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An Introductory Series of Appositive. Example:The depressed, the stressed, the lonely, the fearful— all have trouble coping with problems. My doubt is on which basis "The depressed, the stressed, the lonely, the fearful" these words considered as appositives? Could anyone please clarify my doubt?

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    No, they are not appositives, but just a list of NPs functioning as subject. By definition, an appositive is a specifying NP which can be substituted for the whole apposition yielding an entailment of the original. But your example fails because none of the NPs can be considered to be 'specifying' what the other is.
    – BillJ
    Sep 3 '17 at 12:10
  • @BilJ Isn't the subject of that sentence "all"? Which would make the phrase in question an appositive. Sep 3 '17 at 12:56
  • @MarkBeadles No, an appositive NP always follows the NP it modifies or is anchored to. Appositive NPs are specifying, but there is nothing specifying about "all". In any case, an appositive by definition must be capable of being substituted for the entire supplementation yielding an entailment of the original. But that is not the case here since "All have trouble coping with problems" is meaningless without "all" having an antecedent. Btw, "all" here is an optional adjunct, not the subject of the sentence.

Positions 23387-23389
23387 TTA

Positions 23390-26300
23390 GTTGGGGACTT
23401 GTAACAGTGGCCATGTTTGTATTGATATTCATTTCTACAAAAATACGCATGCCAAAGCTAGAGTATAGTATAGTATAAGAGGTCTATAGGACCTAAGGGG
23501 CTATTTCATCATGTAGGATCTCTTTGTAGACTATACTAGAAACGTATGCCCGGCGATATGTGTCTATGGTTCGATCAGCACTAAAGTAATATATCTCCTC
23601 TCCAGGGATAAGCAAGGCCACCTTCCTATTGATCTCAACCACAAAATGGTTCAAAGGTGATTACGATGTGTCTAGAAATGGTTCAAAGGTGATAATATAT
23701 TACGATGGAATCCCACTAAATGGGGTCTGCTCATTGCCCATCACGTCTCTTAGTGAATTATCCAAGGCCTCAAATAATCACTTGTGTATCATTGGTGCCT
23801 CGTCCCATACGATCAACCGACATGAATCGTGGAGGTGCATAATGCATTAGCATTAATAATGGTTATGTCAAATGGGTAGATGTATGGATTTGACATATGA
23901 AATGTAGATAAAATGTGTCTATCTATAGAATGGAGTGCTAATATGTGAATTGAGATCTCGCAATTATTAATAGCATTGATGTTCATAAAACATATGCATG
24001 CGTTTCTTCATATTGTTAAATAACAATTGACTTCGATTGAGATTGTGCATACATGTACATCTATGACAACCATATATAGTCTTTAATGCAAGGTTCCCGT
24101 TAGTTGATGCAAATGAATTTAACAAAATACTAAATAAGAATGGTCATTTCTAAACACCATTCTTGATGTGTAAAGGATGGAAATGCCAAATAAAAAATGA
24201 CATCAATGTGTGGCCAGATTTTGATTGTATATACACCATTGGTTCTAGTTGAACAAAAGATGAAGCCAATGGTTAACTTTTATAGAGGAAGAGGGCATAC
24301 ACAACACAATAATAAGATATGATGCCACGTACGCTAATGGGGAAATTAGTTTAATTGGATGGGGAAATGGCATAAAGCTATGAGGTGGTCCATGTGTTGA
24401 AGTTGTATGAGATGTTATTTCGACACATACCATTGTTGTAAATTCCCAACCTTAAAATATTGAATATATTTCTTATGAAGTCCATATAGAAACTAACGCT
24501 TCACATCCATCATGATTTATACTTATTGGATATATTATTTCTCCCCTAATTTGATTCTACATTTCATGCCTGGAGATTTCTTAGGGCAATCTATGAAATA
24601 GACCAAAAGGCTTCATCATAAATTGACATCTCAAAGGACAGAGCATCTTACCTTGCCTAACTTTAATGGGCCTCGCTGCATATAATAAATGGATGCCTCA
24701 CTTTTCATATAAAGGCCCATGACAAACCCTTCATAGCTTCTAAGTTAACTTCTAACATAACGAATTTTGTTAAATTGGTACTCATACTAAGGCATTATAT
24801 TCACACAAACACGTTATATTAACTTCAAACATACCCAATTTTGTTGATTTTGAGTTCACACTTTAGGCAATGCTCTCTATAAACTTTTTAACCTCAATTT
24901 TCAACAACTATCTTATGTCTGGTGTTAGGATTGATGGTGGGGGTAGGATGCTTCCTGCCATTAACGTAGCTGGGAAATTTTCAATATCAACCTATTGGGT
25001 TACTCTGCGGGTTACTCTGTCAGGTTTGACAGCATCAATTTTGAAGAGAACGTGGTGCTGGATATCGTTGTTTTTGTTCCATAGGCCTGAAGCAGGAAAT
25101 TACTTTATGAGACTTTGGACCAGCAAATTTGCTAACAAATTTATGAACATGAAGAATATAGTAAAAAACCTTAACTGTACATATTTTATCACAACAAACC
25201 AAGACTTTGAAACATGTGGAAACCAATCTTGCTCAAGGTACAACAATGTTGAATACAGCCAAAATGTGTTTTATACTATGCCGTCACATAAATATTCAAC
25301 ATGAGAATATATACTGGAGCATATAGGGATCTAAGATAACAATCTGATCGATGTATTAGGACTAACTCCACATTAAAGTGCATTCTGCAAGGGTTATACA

– BillJ
    Sep 4 '17 at 9:12
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No, they are not appositives. Apposition is when one noun phrase describes another. For example,

Solomon, a wise king, ruled the Kingdom of Israel for many years.

In this example, the phrase "a wise king" is placed in apposition with Solomon.

In your example, there is simply a series of independent noun phrases, separated by commas. None of them describe the other in any way.

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